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History Of SMART Recovery

History of SMART Recovery

SMART is an newer recovery approach.  SMART is based on scientific methods rather than on spirituality, with a heavy emphasis of self-empowerment, cognitive-behavioral techniques, and coping with cravings.

History of SMART Recovery

The main groups for those seeking to recover from addiction were Alcoholics Anonymous and Narcotics Anonymous. However, some people were uncomfortable with the idea of God or spiritual principles being used in these groups. Rational Recovery, founded in 1985 to combat this problem, focuses on self-empowerment based on scientific principles and avoids the notion of a higher power or a spiritual focus.

Rational Recovery was established in 1992 as a U.S. nonprofit organization. In 1994, it was renamed SMART Recovery. Currently, SMART Recovery’s funding comes from three primary sources: donations, publication sales, advertising, and publications.

What is the 4-Point Program

SMART recovery is currently used at many luxury rehab facilities. SMART Recovery developed a 4-Point program that breaks down the four phases of addiction treatment. These are the 4 phases of treatment and recovery from addiction.

  • Building and maintaining motivation to stay sober.

  • How to deal with urges: Understanding triggers and the best ways to reduce them.

  • Management of Thoughts, Feelings, and Behaviors: Learn how to prevent relapse, find self-acceptance, and handle difficult emotions.

  • Living a balanced life: Setting realistic goals for a sober lifestyle and making adjustments to support a successful recovery process.

Each phase can be accomplished using cognitive-behavioral therapy (CBT) principles, focusing on changing addictive behaviors.

What makes SMART different from 12-Step programs

Although the SMART Recovery program uses a group-based model that encourages mutual self-help, few similarities exist. The one thing that SMART Recovery and 12-step programs have in common is their emphasis on abstinence from substance abuse.

SMART Recovery, however, does not rely on a 12-step program, spiritual principles, or a higher power. Instead, it focuses on evidence-based treatments that incorporate a wide variety of interventions such as CBT. It also does not label participants with “alcoholic” or “addict” labels.

AA and NA believe that alcoholism can be treated but not cured. Although SMART Recovery doesn’t consider addiction a disease, members can refer to their addictions if necessary. SMART Recovery views alcoholism more as a behavioral problem that can be fixed and not a part of a person’s identity.

Maladaptive Behavior vs. Chronic Disease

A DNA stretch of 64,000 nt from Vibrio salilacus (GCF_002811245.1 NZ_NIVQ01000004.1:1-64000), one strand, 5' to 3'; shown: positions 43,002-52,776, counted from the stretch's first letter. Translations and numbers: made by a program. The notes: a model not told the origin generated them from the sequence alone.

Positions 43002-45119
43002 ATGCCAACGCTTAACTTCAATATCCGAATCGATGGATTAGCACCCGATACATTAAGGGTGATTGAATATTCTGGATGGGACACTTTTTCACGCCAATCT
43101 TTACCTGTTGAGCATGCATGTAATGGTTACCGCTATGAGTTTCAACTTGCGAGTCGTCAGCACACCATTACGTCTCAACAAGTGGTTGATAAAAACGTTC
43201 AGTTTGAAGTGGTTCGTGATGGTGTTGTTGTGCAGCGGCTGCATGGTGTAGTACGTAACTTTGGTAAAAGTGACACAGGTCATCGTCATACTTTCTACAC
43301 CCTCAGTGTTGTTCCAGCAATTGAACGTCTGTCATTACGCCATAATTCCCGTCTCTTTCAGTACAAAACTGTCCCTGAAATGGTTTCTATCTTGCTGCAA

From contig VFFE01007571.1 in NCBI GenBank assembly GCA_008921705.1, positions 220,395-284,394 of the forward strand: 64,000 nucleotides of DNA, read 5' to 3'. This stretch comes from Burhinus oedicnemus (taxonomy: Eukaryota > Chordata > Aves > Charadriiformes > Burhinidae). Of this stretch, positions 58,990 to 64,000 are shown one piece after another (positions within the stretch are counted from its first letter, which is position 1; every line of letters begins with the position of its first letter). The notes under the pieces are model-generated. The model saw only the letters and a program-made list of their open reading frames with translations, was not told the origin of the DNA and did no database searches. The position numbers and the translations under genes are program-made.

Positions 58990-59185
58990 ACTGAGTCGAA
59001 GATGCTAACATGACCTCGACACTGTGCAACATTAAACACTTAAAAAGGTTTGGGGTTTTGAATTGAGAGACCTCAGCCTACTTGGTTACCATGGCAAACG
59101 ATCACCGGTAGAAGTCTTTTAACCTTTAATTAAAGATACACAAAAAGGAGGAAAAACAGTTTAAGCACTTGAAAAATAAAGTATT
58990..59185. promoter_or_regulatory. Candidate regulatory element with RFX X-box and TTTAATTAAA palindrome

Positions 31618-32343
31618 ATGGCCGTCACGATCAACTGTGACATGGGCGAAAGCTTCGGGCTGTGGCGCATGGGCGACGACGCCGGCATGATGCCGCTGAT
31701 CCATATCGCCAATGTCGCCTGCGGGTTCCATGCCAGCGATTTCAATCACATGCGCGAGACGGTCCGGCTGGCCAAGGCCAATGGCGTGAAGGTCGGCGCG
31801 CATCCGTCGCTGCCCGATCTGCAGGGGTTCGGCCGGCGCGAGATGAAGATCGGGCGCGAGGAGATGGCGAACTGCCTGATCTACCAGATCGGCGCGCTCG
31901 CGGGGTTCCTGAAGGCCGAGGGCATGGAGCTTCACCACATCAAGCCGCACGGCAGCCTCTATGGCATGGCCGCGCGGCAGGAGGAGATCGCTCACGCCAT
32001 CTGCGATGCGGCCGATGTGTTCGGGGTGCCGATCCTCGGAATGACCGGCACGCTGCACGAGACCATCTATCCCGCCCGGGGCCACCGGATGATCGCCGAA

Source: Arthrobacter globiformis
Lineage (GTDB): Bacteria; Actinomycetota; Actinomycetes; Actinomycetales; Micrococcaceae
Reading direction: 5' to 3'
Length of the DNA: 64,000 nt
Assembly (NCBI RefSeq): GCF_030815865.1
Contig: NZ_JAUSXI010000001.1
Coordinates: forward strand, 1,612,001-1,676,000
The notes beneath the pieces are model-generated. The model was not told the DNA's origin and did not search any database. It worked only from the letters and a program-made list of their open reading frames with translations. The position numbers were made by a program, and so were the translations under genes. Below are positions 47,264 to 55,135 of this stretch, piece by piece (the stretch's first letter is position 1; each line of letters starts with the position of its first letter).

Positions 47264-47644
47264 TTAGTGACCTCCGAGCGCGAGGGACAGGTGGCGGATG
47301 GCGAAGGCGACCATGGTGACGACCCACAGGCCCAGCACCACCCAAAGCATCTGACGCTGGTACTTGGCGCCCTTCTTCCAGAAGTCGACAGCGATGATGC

SMART Recovery views alcoholism as a maladaptive behavior that can be corrected. Instead of seeing addiction and alcoholism as chronic diseases, SMART Recovery encourages those with addiction not to view themselves as powerless or dependent on their condition but to see themselves as empowered and able to overcome them.

maladaptive behavior

Programs like NA and AA, which see addiction as a chronic condition rather than a maladaptive behavior, recognize the need to provide ongoing treatment for an individual’s entire life. This is similar to diabetes or other chronic diseases. Addiction is a progressive and relapsing illness that requires intensive treatment, continued aftercare, and support from family and friends to sustain sobriety throughout a person’s life.

Alcohol use disorder is a chronic, relapsing mental illness. The National Institute on Alcohol Abuse & Alcoholism describes AUD as “compulsive drinking, loss of control over alcohol intake, and a negative emotion when not using.” 

Other support groups that don’t use a 12-Step model

SMART Recovery isn’t the only self-help organization that doesn’t follow a 12-step or spiritual model. Others include:

  • Women for Sobriety is a self-help group is dedicated to helping women who identify as females work towards recovery from drug and alcohol addiction.

  • LifeRing approaches recovery from the view that you are the best person to decide your treatment approach. LifeRing provides mutual support but does not include sponsors, 12-steps, or spirituality.

  • Moderation Management: aims to reduce the early stages of problem alcohol use and reach those who cannot attend traditional 12-step programs that would label them an addict or an alcoholic.

  • Secular Organizations for Sobriety approaches the recovery process from an abstinence-based approach and expresses openness for other pathways to recovery without a spiritual foundation.
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